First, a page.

A Staten Island grand jury’s decision not to indict the New York City police officer responsible for the homicide of Eric Garner sparked nationwide protests and has provoked an escalating confrontation between the NYPD and the city’s mayor. On Monday, a Reuters report indicated that a New York City judge will hear arguments over whether those sealed grand jury deliberations should be released to the public.
The groups asking for the records to be made public say they are expecting a tough legal battle in a case that has drawn the attention of U.S. President Barack Obama and his Justice Department. But, they say, it is important to show how the grand jury came to its conclusion, and possibly expose flaws in the secrecy-shrouded process.
Grand jury proceedings, which are led by the prosecutor, are secret by law. The New York Civil Liberties Union, the city’s public advocate, the Legal Aid Society and the New York Post have each filed petitions in State Supreme Court in Staten Island arguing that an exception should be made in the Garner case.
Hopefully, the judge agrees to release these records. For the nation’s protesters, some of whom apparently suffer under the delusion that there are still segregated restaurants and that storming them in protest will result in an unknowable yet desirous outcome, the release of any information that contradicts their preconceptions about the Garner case will be dismissed off hand. For the nation’s more deliberative citizens, many of whom have genuine concerns about the processes in this case, the release of that information might prove informative.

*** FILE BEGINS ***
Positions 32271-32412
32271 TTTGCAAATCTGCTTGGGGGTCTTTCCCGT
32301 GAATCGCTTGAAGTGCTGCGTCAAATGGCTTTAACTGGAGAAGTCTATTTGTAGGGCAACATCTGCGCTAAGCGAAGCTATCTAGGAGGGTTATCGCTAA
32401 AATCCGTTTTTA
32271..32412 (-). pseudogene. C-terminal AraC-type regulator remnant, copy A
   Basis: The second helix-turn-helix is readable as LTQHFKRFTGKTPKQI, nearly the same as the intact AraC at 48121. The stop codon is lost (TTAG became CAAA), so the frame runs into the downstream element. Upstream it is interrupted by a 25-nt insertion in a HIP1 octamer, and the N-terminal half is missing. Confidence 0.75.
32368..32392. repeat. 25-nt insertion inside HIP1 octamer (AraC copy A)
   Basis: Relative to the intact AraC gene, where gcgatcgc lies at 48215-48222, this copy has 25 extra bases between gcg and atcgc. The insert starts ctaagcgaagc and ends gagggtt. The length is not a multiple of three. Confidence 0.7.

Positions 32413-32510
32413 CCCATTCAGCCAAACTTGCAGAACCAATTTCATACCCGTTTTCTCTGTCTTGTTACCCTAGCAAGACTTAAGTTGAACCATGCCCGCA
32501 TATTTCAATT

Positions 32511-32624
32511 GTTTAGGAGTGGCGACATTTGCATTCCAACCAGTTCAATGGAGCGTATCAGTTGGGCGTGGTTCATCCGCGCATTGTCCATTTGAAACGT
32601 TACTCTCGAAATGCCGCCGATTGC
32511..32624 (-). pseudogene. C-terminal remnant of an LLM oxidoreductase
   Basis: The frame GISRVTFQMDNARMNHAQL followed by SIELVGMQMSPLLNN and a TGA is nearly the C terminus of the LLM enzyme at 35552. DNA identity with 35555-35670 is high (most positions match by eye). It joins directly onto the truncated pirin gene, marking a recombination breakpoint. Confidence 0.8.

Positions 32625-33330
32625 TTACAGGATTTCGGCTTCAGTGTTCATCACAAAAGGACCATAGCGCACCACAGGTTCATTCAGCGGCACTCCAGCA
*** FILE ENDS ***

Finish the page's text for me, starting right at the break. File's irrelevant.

The disclosure of the deliberations in this case might either reinforce or scuttle the notion perpetuated by some of the cable news landscape’s agitators slash legal analysts that the grand jury was tainted by the introduction of too much evidence by the Staten Island prosecutor. The truth of this will be either confirmed or refuted by the release of these records. Whether or not the prosecution provided the accused with undue deference because he was a police officer, one of many living in that borough, will also be cleared up by the release of this data.
Releasing these records is not, however, a cure-all for the tension that now plague the country’s urban centers. Despite the fact that it was demonstrated a myth by the divulgence of grand jury records in Ferguson, Missouri, thousands of Americans remain firm in the conviction that Michael Brown had his hands raised in submission when he was fatally shot. Even if the protest movement’s foundational beliefs are called into question, they will not simply close shop.
For those who are capable of dispassionate debate on this issue, however, being able to peruse the grand jury’s findings will be clarifying. It would be wise for the judge to make an exception to the rule for this exceptional case and release the grand jury’s records.